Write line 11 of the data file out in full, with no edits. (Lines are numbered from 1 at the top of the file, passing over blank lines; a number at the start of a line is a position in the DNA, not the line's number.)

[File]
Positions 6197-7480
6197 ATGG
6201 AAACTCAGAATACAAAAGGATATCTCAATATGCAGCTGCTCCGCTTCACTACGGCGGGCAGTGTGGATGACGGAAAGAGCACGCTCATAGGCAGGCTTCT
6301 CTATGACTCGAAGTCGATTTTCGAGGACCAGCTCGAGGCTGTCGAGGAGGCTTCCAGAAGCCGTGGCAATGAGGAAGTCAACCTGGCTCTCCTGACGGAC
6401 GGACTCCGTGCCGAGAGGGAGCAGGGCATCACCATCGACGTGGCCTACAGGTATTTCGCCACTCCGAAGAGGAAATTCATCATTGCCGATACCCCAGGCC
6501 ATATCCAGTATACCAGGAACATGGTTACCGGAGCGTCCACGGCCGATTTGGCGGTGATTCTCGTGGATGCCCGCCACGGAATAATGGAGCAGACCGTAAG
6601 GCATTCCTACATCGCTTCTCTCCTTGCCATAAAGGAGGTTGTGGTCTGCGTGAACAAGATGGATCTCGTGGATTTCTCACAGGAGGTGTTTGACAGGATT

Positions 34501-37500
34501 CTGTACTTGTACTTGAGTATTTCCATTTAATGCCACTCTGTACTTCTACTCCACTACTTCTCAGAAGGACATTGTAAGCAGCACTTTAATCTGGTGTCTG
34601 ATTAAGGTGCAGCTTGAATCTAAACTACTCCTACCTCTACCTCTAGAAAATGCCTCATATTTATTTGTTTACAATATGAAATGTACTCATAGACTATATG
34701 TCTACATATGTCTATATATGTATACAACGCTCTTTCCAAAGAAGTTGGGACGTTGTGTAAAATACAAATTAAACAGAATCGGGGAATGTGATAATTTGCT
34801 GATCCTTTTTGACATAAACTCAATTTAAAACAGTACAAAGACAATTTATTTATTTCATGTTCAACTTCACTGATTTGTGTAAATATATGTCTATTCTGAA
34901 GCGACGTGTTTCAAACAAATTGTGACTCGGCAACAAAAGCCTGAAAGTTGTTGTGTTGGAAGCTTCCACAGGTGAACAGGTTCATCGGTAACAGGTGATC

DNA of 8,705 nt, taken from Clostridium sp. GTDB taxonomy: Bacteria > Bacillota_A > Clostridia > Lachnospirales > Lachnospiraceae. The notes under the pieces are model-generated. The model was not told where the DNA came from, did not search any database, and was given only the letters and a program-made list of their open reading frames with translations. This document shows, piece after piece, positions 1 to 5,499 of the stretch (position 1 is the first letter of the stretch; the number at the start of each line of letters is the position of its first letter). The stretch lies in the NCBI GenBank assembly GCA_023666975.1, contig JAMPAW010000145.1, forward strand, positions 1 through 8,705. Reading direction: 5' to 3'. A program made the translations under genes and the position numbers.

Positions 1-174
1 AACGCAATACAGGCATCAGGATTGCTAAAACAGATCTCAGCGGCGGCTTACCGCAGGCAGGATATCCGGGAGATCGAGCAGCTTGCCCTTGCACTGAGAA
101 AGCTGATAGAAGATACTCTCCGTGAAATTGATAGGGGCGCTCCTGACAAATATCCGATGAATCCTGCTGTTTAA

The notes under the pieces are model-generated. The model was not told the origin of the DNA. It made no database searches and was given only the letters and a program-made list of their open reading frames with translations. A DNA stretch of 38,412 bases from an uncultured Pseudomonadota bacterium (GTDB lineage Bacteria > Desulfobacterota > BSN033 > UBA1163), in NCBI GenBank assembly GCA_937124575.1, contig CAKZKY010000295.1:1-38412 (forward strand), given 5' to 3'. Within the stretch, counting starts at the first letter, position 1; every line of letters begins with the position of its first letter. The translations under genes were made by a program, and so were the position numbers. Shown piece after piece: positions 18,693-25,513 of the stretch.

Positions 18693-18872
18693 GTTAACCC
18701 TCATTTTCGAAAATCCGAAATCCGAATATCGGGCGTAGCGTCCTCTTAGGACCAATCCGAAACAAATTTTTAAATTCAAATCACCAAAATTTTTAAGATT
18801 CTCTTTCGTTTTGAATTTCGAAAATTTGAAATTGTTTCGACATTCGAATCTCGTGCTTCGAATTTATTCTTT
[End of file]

34701 TCTACATATGTCTATATATGTATACAACGCTCTTTCCAAAGAAGTTGGGACGTTGTGTAAAATACAAATTAAACAGAATCGGGGAATGTGATAATTTGCT